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VIDEO ESSAY: Anita Ekberg: Artist and Model

VIDEO ESSAY: Anita Ekberg: Artist and Model

Even as a 16-year-old, it was impossible not to fall in love with Anita Ekberg in La Dolce Vita.
Her childlike glee when howling with the coyotes could melt the coldest
of hearts, and her physical curves made Marilyn Monroe, the clear
inspiration for her American starlet Sylvia, look like a stick figure.
As I tried to explain to my mom at age 16, “The word ‘voluptuous’ was
created for this woman!” (Now, at age 25, I still imagine gaining 15
pounds so I too can dress up in a black strapless dress and dance to
“Ready Teddy” one day on Halloween.) In Fellini‘s world view about the
shallowness of the 60s jet set, you still want to believe that Sylvia’s
joie de vivre will pull herself, and Marcello, out of the sadness of the
celebrity culture into which they find themselves sinking. 
In
a modern context, we might cynically categorize Sylvia as a “Manic
Pixie Dream Girl,” the childlike foil whose purpose to the script is to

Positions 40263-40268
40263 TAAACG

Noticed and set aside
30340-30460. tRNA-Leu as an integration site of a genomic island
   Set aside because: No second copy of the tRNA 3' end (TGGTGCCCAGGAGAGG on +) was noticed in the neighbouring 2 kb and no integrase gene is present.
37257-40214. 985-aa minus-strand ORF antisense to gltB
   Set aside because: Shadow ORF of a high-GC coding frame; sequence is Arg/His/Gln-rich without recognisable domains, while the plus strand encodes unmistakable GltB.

be emotionally available to a vacant man and give him a reason for
living, but even the term’s coiner, Nathan Rabin, would be against that,
for Fellini’s greatest gift to Ekberg’s career was to contextualize
her–and, yes, her curves as well–into the emotional territory of his
scripts, instead of merely making her a sex object or plot device, as many of her
American films did before Fellini granted her cinematic immortality. He
celebrates her body in La Dolce Vita and Boccaccio 70, where
Ekberg plays a billboard come to life, but in both films, her sexual
prowess is used to expose the insecurity of man while capitalizing on
Ekberg’s trademark wit and comedic timing. On screen, she was the dream
you never wanted to stop chasing, even though you knew she’d never give
you her full attention. But she gave hope in an otherwise depraved
world, who knew that la dolce vita boils down to this simple line: “I like lots of things, but there are three things I love most: Love, love, and love.”

Serena Bramble is a film editor whose
montage skills are an end result of accumulated years of movie-watching
and loving. Serena is a graduate from the Teledramatic Arts and
Technology department at Cal State Monterey Bay. In addition to editing,
she also writes on her blog Brief Encounters of the Cinematic Kind.

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